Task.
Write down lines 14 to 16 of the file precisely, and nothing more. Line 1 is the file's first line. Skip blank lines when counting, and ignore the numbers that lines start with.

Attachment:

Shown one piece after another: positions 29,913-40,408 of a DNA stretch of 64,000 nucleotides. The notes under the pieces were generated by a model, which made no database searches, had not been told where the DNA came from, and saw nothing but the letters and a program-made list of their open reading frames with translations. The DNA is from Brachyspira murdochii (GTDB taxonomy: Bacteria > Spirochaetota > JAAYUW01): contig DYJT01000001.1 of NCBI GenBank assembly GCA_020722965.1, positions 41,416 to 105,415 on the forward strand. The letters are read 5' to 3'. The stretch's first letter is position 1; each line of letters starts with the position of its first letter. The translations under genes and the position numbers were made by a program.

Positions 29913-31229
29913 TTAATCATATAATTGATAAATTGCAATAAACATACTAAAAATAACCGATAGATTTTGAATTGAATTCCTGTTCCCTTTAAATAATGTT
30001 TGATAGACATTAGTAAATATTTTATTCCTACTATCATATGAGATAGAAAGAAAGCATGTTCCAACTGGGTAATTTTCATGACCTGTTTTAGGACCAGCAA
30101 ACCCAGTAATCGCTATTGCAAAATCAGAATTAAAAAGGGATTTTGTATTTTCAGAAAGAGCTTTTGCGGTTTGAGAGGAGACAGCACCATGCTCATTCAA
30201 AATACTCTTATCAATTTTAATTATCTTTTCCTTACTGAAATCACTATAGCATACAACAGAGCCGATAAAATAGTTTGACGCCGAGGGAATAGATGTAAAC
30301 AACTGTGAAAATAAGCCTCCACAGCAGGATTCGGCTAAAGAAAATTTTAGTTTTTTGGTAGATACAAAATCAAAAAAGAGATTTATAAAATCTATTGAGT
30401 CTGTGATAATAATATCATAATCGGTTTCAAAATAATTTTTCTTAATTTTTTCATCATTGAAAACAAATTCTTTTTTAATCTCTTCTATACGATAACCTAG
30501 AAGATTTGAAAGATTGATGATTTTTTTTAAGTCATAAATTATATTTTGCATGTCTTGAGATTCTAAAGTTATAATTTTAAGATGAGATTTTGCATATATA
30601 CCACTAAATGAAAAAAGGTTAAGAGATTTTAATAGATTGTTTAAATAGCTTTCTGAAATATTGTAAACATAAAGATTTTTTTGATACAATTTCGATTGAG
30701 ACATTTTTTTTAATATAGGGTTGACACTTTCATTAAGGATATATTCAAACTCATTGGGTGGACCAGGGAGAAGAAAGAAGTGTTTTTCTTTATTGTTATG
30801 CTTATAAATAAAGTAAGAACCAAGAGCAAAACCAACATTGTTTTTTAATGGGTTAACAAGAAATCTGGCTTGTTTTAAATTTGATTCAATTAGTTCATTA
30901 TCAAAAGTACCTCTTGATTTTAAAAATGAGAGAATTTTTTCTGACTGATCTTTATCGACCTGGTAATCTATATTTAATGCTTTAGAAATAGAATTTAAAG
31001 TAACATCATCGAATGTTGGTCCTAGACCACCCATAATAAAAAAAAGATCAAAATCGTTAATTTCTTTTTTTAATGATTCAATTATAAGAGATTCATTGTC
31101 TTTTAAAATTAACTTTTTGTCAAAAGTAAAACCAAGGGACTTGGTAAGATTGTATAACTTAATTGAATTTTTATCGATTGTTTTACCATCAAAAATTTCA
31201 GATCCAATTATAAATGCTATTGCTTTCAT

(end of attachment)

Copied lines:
31001 TAACATCATCGAATGTTGGTCCTAGACCACCCATAATAAAAAAAAGATCAAAATCGTTAATTTCTTTTTTTAATGATTCAATTATAAGAGATTCATTGTC
31101 TTTTAAAATTAACTTTTTGTCAAAAGTAAAACCAAGGGACTTGGTAAGATTGTATAACTTAATTGAATTTTTATCGATTGTTTTACCATCAAAAATTTCA
31201 GATCCAATTATAAATGCTATTGCTTTCAT